Timothy Mair House
Former Malcolm MacDonald House
Links and documents
Listed on the Canadian Register:
Statement of Significance
Description of Historic Place
Located on the corner of Kent and Water streets, this Queen Anne Revival influenced house features a symmetrical facade with a central entrance framed by stacked bay windows. The rich gingerbread details of the house are shown in the bracketted verandah, cornices, and finials on the peaks of the roof dormer, on the north gable, and above the stacked bays.
This home is valued for its well preserved Queen Anne Revival architectural elements; for its historical association with Captain Malcolm MacDonald; and for its contribution to the streetscape.
It is difficult to believe, but this elaborate home began its life around 1835 as a plain warehouse. It was then thought to have been located closer to the harbour. It was constructed by Colin MacDonald a noted carpenter and the uncle of Andrew Archibald MacDonald and Augustine Colin MacDonald, both of whom would go on to be Lieutenant Governor of the Island.
The building was moved around 1850 from the waterfront to its current location although it was then closer to the road. Records indicate the building was sold in 1867 by Louis John Westaway to Angus MacPhail. In 1873, it came into the possession of Captain Malcolm MacDonald. He would move it further back on the lot to its current location. The Weekly Examiner reported on June 7, 1889: "Captain MacDonald has removed his dwelling house in Georgetown back some 30 feet from the street and intends having it remodelled and greatly improved."
Captain MacDonald was a successful merchant who was in business with Westaway. He embellished the house with many fine Queen Anne Revival elements. These included the balanced facade with stacked bay windows, decorative verandahs on the west and north elevations, scalloped shingles, and finials on the roof.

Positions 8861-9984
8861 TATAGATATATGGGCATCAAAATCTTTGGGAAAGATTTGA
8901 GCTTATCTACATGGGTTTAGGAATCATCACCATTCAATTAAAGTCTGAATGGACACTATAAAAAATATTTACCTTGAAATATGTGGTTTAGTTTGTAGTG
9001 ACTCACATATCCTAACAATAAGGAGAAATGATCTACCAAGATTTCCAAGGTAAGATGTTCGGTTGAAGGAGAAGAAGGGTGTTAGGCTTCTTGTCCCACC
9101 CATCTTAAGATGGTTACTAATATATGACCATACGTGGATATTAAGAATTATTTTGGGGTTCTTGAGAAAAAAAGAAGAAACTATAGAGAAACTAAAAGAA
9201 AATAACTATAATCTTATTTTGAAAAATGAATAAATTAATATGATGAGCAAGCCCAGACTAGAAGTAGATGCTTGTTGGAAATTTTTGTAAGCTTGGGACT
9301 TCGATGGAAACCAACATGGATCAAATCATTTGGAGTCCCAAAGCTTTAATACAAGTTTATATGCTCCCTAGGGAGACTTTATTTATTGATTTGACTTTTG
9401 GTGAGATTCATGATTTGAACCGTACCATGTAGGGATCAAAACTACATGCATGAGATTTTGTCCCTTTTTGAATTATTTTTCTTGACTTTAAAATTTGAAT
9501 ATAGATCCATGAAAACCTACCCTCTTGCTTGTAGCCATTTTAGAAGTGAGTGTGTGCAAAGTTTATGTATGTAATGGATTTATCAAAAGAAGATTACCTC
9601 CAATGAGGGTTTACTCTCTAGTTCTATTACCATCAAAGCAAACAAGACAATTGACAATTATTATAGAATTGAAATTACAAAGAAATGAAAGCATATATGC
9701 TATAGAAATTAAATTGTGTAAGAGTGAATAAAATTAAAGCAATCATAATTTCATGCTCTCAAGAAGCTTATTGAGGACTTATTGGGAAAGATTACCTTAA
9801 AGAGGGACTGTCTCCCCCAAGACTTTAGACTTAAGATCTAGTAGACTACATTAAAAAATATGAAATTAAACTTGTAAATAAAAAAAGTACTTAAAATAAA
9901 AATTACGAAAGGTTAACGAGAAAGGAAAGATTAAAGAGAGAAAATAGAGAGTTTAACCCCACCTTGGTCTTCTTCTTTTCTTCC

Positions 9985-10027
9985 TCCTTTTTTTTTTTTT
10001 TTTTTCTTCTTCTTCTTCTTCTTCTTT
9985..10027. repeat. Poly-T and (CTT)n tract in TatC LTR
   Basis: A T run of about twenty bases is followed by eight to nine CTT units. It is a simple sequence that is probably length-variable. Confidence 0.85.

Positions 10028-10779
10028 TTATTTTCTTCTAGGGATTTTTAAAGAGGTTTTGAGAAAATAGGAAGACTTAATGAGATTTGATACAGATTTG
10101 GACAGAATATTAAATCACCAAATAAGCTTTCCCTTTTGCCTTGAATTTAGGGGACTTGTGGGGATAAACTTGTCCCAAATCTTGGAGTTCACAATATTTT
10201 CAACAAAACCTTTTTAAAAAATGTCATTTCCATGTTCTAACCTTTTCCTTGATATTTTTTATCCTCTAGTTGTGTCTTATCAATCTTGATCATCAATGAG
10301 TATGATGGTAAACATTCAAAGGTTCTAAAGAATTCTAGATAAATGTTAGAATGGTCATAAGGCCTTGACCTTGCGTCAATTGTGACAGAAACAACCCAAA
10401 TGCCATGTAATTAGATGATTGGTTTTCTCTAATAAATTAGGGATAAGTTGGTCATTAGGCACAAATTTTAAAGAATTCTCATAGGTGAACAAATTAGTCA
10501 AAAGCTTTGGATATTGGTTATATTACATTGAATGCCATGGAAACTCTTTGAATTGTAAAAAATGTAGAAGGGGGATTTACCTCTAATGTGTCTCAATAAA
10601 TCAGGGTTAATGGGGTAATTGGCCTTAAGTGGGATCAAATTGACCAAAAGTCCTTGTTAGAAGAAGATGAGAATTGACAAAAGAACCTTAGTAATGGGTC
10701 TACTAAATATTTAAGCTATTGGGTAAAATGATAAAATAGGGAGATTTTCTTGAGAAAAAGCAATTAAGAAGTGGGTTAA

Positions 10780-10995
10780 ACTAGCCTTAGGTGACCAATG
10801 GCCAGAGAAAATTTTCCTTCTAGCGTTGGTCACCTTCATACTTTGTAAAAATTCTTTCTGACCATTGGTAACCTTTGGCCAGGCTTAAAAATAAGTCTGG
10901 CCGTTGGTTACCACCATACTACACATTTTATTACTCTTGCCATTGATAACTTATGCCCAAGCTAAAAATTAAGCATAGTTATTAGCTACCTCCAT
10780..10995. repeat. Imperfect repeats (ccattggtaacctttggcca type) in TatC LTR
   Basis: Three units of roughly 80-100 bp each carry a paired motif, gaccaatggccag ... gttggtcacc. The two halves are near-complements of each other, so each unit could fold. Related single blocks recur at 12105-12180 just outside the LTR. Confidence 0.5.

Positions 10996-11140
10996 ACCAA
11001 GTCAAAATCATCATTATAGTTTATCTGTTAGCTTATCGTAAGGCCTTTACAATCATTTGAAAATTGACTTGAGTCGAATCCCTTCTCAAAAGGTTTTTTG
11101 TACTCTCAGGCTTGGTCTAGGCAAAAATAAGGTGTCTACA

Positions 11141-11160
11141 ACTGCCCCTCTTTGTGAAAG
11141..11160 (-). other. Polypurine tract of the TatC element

In 1880, the house also contained a drugstore. It continued to have a medical role in 1919 when it was home to Dr. MacPhee and again in 1932, when it was home to Dr. Kennedy.
In 1966, the property was sold to Stillman Mair and it remains in the Mair family today.
Source: Culture and Heritage Division, PEI Department of Communities, Cultural Affairs and Labour, Charlottetown, PE C1A 7N8
File #: 4310-20/TR32
The heritage value of the house is shown in the following character-defining elements:
- the two-and-one half storey massing
- the wood frame construction
- the gable roof with eave returns
- the brick chimney
- the wood shingles which include scallop style shingles
- the balanced facade with central entrance
- the pair of stacked bay windows of the west elevation
- the stacked square bay on the north elevation with gable roof
- the decorative verandahs with turned posts and brackets
- the original fenestration including the central roof dormer
- the finials on top of the bays, dormer, and gable roof
- the decorative animal motifs in wooden blocks on the west elevation
Prince Edward Island
Province of Prince Edward Island
Heritage Places Protection Act
Registered Historic Place
Theme - Category and Type
- Expressing Intellectual and Cultural Life
- Architecture and Design
Function - Category and Type
- Single Dwelling
Architect / Designer
Location of Supporting Documentation
Culture and Heritage Division, PEI Department of Communities, Cultural Affairs and Labour, Charlottetown, PE C1A 7N8
File #: 4310-20/TR32
Cross-Reference to Collection